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Tales From The (Netflix) Crypt

By Justin Norris

Well, it’s that time of year again: the weather is getting colder, the leaves are changing, and you can now dress up as “sexy” versions of your favorite memes (looking at you Harambe). Yes, it’s October and that means the cool, fingerless gloves wearing, motorcycle driving brother of the holidays, Halloween, is right around the corner. As a result, the urge to watch a ton of horror movies rises, as well as the urge to drop money on anything that has a hint of pumpkin spice. However, one may be thinking: “I’m tired of all these mainstream horror movies, I want something that’ll satiate the inner hipster that lies dormant in me!”. Well, hypothetical person, do I have the list for you. Below you will find all types of low key thrills and chills that not many people may know about that can be streamed instantly on Netflix. So hold on to your butts because it’s about to get a little spooky in here. Let’s begin:

The ABC’s of Death 1 & 2:                                                                                    


This anthology series is all about diversity, including the directors (there’s 26 directors from all over the world for both installments), the shorts (which range from farting Japanese school girls to your classic vampires), as well as the quality of each short. The reason I include both installments is that each movie on its own is a mixed bag of really good shorts and really bad ones, and that’s not including the weird ones, which transcend the realms of bad and good. Combining the two movies (roughly 4 hours in total time) makes for a fun and eclectic double feature for friends who are down to both enjoy and riff on the various shorts this film series offers.

Stake Land:


Directed by the very solid Jim Mickle (Cold in July, We Are What We Are), this is a very entertaining and interesting take on both the vampire and road trip movie. Taking place in an America that has been devastated by a vampire plague, the film revolves around a teenage boy who lost his family and his journey with a very mysterious and badass vampire killer. What makes this film stand out is its subtlety, ranging from the world building to the characters. This film is one of the few that truly feels like a journey, albeit one with vampires.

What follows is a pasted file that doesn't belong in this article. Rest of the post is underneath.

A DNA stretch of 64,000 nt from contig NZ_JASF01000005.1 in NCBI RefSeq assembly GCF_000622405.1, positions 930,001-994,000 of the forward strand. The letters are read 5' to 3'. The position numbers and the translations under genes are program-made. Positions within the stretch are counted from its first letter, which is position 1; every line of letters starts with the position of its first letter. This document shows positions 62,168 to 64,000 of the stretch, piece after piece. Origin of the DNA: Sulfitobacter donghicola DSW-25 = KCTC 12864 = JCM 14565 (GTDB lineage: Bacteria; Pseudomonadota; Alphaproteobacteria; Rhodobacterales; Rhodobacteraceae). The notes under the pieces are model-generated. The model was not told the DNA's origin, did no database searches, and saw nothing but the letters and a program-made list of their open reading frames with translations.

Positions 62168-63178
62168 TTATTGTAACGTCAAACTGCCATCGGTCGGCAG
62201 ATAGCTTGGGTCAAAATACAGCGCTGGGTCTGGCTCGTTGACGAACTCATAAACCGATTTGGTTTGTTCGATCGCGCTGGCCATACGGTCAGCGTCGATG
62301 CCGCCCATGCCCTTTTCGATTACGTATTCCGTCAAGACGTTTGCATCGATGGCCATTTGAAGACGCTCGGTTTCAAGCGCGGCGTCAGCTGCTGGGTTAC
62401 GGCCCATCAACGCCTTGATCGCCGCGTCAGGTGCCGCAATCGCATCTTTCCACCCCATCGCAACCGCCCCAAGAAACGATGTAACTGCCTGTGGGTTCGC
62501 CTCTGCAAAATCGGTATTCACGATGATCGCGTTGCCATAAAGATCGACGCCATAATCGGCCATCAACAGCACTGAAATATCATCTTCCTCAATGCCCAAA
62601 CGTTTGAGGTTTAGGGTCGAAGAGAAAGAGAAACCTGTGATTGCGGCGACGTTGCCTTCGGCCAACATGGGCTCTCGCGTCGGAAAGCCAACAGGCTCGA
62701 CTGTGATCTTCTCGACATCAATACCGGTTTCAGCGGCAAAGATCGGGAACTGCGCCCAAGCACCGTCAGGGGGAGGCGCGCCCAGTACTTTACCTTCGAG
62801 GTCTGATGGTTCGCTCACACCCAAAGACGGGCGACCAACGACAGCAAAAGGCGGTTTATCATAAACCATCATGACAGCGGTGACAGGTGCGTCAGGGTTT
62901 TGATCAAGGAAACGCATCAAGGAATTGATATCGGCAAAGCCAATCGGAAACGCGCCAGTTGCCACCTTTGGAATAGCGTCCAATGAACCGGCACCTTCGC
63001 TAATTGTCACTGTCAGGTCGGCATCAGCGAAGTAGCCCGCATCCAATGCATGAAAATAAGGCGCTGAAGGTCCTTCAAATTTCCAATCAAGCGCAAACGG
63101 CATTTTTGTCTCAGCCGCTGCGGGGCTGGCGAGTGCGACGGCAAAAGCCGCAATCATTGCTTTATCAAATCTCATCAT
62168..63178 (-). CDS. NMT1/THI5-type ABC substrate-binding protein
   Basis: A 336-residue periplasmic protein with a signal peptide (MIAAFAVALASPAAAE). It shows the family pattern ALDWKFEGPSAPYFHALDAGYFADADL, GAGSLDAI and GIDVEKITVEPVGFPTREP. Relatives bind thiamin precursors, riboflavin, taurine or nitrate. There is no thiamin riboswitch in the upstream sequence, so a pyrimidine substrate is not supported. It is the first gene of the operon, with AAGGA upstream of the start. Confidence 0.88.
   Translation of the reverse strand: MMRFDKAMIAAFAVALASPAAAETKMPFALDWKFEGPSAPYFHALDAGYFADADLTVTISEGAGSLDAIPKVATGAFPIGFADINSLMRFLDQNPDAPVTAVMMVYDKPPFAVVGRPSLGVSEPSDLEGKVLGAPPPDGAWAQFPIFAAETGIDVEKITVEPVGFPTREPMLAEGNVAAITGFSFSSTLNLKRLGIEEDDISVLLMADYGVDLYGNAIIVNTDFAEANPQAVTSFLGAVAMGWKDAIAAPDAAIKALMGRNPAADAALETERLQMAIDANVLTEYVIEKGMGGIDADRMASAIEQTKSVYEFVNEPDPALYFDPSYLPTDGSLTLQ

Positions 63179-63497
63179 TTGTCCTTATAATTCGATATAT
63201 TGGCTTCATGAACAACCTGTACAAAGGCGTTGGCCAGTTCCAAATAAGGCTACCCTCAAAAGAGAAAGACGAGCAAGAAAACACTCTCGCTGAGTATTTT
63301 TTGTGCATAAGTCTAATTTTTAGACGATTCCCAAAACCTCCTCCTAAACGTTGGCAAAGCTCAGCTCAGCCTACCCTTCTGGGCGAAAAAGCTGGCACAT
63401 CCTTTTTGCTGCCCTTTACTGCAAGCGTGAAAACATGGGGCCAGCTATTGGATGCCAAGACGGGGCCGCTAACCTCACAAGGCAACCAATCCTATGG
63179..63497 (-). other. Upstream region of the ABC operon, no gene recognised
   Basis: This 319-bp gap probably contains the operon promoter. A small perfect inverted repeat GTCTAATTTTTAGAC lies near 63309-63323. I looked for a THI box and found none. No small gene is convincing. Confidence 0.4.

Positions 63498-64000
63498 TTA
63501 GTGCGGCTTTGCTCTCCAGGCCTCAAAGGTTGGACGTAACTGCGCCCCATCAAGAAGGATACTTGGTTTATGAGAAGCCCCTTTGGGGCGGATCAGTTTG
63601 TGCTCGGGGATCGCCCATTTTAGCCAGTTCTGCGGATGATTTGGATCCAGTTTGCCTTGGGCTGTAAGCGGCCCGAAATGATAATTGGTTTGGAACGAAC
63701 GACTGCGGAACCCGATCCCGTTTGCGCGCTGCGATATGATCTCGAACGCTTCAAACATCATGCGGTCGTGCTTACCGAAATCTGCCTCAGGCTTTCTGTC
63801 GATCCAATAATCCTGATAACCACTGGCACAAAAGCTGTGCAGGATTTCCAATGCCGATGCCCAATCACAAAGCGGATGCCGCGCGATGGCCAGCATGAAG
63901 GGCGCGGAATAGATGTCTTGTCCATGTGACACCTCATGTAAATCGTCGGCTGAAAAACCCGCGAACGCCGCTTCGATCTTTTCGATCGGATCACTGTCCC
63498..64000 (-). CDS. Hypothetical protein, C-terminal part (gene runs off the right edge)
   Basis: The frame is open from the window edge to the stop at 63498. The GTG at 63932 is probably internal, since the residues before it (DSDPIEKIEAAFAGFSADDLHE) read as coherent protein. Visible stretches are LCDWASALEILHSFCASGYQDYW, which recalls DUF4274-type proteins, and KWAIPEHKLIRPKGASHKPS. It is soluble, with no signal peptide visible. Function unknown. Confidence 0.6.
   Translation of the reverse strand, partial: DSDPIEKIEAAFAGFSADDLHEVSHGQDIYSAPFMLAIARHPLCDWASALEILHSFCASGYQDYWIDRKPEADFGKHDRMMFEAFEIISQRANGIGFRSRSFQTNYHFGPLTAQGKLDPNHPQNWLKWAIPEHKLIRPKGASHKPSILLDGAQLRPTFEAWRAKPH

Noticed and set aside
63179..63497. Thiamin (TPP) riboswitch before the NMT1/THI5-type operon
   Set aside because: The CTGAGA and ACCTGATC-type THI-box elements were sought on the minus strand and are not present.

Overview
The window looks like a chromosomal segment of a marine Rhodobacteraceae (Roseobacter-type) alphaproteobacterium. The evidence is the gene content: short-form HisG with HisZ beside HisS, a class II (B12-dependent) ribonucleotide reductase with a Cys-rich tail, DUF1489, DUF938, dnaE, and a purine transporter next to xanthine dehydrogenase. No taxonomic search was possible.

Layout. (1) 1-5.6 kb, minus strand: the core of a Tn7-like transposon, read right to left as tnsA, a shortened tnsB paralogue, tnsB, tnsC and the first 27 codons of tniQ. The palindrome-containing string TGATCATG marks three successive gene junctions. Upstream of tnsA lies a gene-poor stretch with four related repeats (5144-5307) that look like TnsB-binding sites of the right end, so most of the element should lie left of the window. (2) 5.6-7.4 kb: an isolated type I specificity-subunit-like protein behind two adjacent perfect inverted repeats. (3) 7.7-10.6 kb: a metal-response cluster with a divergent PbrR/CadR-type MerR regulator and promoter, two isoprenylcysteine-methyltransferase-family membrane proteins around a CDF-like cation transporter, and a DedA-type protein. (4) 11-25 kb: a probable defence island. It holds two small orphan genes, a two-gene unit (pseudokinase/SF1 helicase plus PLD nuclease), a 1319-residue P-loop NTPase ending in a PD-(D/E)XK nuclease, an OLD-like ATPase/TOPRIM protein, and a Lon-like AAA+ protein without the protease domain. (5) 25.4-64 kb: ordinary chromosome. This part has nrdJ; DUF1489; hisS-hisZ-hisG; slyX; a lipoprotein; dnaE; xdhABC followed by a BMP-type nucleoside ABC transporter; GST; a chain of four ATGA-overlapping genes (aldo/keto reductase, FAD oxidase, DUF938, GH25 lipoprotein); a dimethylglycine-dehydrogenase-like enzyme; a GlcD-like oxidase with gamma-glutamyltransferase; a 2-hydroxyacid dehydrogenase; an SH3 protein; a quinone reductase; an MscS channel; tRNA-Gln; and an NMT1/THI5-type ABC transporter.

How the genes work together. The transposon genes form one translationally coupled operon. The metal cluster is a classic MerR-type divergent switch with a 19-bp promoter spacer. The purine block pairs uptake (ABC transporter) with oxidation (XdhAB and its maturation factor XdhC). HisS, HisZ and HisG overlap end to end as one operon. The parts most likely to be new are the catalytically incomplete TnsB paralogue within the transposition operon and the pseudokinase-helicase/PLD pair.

The Snowtown Murders:


One of the few films to genuinely unnerve and disturb me in quite a long time. Based on the true series of murders that took place in Snowtown, Australia, director Justin Kurzel (Macbeth, Assassin’s Creed) takes the viewers through the ringer by detailing the disturbing influence a monstrous man can have on youth with nothing left to lose. The film, smartly, takes a very cold and detached look at a series of repugnant events that puts the viewer in a state of helplessness, which is very rare in most horror movies today.

The Invitation:


One of the best movies that I’ve seen this year, this is one that is best seen going in blind. The basic setup is that a man and his new girlfriend decide to attend a dinner his ex-wife has invited him and his friends to. However, as always, not everything is what it seems. This is a taut, slow burning movie that makes you feel uncomfortable and little weirded out, and that’s before things take a violent turn. This is one of those movies that works best if you show it to a group of friends who have no idea what they’re getting into.

Starry Eyes:


After my first viewing, I didn’t really have much to say about this movie, but for some reason it stuck with me and I eventually view it as a solid and seldom seen horror movie. Another movie about the price of chasing fame, the story revolves around an aspiring actress looking for her big break until one mysterious audition seemingly puts on the path to stardom, at the cost of her humanity (both literally and figuratively). The movie is great at slowly constructing a dark and vaguely dangerous Los Angeles that is seemingly ready to eat our protagonist before exploding into a violent look at the price of fame. Another movie best seen with little else known about it.


Black Mirror:


If the Twilight Zone was written by a technophobic British person in the future, Black Mirror would be the result. An intriguing, sometimes disturbing, and sometimes darkly funny anthology series about how humans and technology more or less interact in the worst of ways. The show stars a who’s who of current British talent and even has a wild appearance from Jon Hamm in a fantastic Christmas special. This is a great show to binge (only 2 seasons, with 3 episodes per season) and discuss with friends.


Alas, we have come to the end of my list, however the jungles of the Netflix catalogue are a mysterious and vast territory with hidden gems such as the movies I’ve picked just waiting to be watched during this spooky month. So after you finish watching these movies, settle in your Snuggie, grab some candy corn, and explore the rest Netflix has to offer, you never know what gems you might find.